Tennessee Defendant Takes Prosecutor to Task for Incompetence, Alleged Evidence-Tampering

“BE SPECIFIC”

by Sharon Rondeau

(May 3, 2016) — On April 20, The Post & Email published an update on the case of State of Tennessee v. Roy Cook, a case emanating from Roane County which has entered its fourth year without a trial or resolution.

Cook alleges that the prosecution has withheld exculpatory evidence and that his three successive attorneys have not pursued a sincere defense on his behalf.

In April 2013, Roy Cook’s twin brother, Andrew, accused him of “extortion” in the matter of missing computer circuit boards which were later located, but not before Roy allegedly demanded $30,000 for their return.

Roy Cook denies the charge and has mounted an aggressive self-defense, accusing Tennessee’s Ninth Judicial District of misconduct and withholding evidence which could exonerate him.

The original investigator, Jeff Vittatoe, whose emails with Andrew Cook were sent from a personal Yahoo! account rather than a government email address, moved to Montana in 2014.  Portions of the emails are missing, and Roy Cook claims that the prosecution has “tampered with evidence.”

A website for the Ninth Judicial District has a “.com” suffix rather than the customary “.gov” for government websites.

According to Roy Cook, the prosecutor, Assistant District Attorney Robert Edwards, has failed to seek Vonage telephone logs which Roy says contain exculpatory evidence.  Although Roy Cook’s computers were seized and allegedly analyzed forensically for a period of 20 months, no forensics report has been made available.  “Edwards the prosecutor actually admits he knows nothing about any forensic analysis or Andrew’s Vonage logs,” Roy Cook told The Post & Email last month.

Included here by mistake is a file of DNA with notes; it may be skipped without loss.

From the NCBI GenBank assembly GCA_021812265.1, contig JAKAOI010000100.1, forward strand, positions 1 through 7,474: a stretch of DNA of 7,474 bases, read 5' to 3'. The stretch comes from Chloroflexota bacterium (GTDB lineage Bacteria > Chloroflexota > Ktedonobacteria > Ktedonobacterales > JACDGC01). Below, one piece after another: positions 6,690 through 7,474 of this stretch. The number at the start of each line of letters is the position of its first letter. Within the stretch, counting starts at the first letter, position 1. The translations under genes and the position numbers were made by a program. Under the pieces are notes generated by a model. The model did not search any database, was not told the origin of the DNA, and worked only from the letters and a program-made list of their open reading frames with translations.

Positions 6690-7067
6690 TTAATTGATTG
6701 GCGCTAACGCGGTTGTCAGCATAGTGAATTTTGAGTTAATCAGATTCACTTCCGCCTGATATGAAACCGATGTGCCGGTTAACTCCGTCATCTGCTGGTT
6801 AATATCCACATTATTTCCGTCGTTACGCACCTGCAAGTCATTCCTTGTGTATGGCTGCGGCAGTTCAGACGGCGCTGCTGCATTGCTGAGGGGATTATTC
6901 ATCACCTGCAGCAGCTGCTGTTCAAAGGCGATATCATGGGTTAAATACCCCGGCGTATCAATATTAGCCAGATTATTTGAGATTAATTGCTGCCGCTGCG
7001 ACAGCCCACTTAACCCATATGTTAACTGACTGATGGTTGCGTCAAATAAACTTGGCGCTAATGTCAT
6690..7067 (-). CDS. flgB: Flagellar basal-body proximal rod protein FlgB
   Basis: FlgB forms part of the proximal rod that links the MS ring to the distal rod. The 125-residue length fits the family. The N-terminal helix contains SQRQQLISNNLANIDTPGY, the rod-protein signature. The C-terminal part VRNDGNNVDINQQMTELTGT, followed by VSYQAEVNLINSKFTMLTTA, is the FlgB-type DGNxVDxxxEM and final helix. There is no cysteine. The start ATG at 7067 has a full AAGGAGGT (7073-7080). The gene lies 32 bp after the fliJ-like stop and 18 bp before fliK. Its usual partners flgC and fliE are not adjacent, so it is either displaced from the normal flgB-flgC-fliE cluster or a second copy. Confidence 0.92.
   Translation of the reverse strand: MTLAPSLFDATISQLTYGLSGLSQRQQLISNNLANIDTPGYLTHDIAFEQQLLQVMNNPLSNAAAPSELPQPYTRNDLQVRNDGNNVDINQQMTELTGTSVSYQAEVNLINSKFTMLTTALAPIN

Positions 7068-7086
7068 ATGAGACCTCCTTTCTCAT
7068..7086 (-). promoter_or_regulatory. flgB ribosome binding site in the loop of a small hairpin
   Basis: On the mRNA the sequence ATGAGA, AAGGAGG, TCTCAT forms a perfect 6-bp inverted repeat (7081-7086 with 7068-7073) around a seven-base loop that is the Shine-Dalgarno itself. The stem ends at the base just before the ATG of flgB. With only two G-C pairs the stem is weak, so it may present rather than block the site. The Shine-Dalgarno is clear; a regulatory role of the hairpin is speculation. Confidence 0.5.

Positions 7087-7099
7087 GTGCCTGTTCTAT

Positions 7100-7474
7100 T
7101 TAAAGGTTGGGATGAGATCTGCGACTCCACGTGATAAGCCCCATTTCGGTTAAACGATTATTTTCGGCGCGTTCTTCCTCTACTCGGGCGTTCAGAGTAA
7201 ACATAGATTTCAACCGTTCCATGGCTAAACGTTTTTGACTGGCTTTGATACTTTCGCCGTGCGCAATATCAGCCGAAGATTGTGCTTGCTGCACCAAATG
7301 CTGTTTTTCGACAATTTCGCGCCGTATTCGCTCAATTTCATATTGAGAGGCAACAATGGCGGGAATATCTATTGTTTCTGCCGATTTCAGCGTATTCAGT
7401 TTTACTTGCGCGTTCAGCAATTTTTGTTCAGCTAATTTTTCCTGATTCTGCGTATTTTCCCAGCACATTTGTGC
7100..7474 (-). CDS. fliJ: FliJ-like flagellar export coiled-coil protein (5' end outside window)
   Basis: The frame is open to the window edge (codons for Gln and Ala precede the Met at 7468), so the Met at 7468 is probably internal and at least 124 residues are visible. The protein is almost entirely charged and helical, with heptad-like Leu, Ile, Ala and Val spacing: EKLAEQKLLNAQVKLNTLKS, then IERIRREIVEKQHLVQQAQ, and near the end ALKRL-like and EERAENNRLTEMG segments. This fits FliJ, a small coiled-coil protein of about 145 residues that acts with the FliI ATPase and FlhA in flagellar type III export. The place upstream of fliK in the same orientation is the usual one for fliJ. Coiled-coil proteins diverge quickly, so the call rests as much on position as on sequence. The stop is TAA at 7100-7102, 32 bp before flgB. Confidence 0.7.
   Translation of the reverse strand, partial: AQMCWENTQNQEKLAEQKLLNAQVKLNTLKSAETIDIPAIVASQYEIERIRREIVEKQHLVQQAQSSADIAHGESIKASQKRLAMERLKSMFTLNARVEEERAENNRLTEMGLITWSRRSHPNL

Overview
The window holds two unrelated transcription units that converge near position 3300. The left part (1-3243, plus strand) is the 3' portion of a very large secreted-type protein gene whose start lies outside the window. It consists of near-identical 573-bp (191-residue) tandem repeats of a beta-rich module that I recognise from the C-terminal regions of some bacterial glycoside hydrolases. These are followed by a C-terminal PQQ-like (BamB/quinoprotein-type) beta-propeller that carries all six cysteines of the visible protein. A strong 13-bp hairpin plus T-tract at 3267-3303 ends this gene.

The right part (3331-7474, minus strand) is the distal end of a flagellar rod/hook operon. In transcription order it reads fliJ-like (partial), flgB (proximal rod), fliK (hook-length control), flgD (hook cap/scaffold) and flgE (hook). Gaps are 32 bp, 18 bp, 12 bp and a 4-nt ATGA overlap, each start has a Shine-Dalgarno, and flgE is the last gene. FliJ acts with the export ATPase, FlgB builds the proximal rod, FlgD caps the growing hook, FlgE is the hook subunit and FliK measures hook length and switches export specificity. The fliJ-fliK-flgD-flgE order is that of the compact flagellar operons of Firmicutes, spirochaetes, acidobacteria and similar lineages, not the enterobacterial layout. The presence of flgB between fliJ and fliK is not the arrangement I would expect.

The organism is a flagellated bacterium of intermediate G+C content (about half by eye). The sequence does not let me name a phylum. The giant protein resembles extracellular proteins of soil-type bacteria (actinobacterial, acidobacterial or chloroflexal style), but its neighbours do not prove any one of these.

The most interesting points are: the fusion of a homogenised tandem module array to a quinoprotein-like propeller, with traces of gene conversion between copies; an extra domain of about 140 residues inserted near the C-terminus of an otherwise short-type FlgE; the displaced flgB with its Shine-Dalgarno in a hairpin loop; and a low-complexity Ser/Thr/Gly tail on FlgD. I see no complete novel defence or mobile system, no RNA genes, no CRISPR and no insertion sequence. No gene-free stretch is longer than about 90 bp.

Roy Cook is also dissatisfied with the Bill of Particulars produced in February by the prosecution nine months after his then-attorney, Joshua Hedrick, requested it last May.

The next hearing in the case is scheduled for July 5.

During a hearing on April 15, Roy Cook asked Judge Jeffrey Wicks to dismiss the case, a move none of his attorneys would make while representing him.

On Monday, Roy Cook sent the following email to Assistant District Attorney General Robert Edwards of Tennessee’s Ninth Judicial District, which is prosecuting the case.

Mr. Edwards

Since I have not heard from anyone about my new attorney yet, I feel the need to continue to investigate and obtain evidence to prove my innocence.  You told Judge Wicks on 4/15/2016 you had never heard of the evidence I mentioned. I think we both know that is not entirely true. I have multiple emails to my attorneys discussing the forensic analysis of the 3 computers.  I also sent you and Josh Hedrick an email on 2/22/2016 requesting the phone records.  The phone records are mentioned in an email from Andrew Cook to Jeff Vittatoe.  Vittatoe also mentions them in his Investigative Summary as well as in the Affidavit for Search Warrant. These items were in the evidence that was turned over to me on 8/15/2014 so I can only assume you have had this evidence in your possession for at least the same amount of time.